Patricia S. Churchland at Edge.org:
Released from the silo of conventional philosophy, I found the neuroscientists at the medical school to be uniformly hospitable and curious about what I was up to. A human brain was indeed delivered to me in the anatomy lab, and holding it my hands, I felt an almost reverential humility toward this tissue that had embodied someone’s love and knowledge and skills. It looked so small, relative to what a human brain can do.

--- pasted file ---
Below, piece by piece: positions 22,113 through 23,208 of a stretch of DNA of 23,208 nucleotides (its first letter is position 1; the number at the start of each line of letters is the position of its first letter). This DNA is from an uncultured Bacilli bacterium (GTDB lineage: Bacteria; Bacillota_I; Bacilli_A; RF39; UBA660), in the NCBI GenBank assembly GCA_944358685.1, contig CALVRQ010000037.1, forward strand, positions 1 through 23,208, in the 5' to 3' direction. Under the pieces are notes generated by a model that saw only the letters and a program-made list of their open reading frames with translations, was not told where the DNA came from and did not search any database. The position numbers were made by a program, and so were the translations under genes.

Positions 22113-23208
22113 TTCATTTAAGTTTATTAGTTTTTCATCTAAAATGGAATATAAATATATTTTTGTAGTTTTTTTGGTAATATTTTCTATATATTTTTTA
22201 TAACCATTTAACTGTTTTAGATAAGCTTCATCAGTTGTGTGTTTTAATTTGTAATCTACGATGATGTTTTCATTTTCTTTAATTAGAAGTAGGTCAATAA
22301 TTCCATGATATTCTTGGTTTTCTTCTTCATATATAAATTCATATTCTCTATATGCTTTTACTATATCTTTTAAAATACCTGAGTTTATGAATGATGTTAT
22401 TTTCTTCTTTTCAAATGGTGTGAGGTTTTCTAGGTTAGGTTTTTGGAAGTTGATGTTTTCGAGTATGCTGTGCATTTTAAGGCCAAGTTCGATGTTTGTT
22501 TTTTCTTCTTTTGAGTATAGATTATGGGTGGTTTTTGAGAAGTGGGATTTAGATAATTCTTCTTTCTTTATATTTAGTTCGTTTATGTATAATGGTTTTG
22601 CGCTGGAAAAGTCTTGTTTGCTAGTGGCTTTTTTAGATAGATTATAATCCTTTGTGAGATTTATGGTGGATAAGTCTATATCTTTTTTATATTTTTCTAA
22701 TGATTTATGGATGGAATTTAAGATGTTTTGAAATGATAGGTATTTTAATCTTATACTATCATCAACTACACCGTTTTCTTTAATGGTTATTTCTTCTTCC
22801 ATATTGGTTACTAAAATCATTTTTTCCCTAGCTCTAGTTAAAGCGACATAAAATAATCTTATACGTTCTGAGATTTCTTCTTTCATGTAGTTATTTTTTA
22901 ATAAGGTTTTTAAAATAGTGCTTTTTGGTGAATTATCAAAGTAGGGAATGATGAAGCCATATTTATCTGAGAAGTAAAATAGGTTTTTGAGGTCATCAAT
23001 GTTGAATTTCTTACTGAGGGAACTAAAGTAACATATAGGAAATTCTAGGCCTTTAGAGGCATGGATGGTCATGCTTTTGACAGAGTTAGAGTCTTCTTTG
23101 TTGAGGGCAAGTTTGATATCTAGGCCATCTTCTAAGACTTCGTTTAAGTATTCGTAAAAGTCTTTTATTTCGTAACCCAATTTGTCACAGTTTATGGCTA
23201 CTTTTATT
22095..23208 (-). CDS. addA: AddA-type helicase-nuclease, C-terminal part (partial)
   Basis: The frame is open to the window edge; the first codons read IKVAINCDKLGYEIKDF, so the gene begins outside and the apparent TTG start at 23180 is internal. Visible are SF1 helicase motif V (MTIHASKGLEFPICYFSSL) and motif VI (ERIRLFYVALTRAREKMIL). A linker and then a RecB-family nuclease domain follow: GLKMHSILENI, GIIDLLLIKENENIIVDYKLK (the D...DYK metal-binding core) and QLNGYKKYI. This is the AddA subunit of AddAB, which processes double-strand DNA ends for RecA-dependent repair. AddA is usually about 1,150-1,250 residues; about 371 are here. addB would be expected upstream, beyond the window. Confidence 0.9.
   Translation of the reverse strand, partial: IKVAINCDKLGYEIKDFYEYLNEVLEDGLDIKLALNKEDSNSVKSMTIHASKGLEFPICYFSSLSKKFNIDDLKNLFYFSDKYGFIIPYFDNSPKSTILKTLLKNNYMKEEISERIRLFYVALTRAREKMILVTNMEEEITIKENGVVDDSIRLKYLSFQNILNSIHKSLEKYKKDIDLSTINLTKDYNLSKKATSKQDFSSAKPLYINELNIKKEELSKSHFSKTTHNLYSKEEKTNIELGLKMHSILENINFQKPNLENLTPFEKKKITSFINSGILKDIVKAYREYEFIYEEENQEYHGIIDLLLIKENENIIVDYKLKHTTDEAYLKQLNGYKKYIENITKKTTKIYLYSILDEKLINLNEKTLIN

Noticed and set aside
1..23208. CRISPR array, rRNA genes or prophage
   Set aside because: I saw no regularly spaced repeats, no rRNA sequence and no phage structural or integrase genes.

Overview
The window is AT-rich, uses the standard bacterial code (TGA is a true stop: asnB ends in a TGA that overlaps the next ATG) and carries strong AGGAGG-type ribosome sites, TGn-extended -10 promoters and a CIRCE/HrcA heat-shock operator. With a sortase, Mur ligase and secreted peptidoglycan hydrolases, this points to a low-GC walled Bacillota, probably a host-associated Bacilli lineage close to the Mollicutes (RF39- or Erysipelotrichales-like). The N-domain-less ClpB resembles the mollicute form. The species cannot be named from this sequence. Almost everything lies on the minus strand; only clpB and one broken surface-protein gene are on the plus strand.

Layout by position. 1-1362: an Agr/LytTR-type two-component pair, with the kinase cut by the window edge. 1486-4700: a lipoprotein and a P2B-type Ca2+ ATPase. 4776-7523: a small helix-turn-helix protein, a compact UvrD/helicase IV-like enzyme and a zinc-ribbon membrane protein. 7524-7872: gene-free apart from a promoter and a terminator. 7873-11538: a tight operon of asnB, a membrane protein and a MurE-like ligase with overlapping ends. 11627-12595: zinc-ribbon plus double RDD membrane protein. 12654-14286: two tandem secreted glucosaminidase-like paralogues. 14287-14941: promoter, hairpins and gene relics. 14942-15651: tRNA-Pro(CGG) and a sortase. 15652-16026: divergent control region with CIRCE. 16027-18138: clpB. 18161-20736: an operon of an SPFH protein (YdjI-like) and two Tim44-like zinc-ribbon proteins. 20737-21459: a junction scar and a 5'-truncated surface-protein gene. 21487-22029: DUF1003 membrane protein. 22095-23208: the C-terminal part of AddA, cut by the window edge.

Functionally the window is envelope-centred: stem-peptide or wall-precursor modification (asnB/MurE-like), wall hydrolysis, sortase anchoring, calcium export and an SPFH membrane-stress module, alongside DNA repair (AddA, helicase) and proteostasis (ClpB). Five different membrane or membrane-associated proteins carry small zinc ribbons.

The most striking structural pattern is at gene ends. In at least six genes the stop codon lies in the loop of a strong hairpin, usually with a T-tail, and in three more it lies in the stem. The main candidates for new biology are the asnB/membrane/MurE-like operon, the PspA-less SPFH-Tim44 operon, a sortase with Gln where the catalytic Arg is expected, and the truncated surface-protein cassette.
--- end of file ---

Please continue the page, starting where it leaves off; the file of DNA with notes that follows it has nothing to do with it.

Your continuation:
The world of neuroscience was opening up to me. At the clinicians’ weekly meeting—neurology rounds—a patient with unusual or puzzling symptoms would be presented and later discussed. To my everlasting gratitude, the clinicians invited me to join the rounds. One stroke patient was a dairy farmer who could no longer recognize faces—not those of his wife or children, or even his own face in a mirror. Particularly disappointing to him was his inability to recognize the faces of his beloved cows.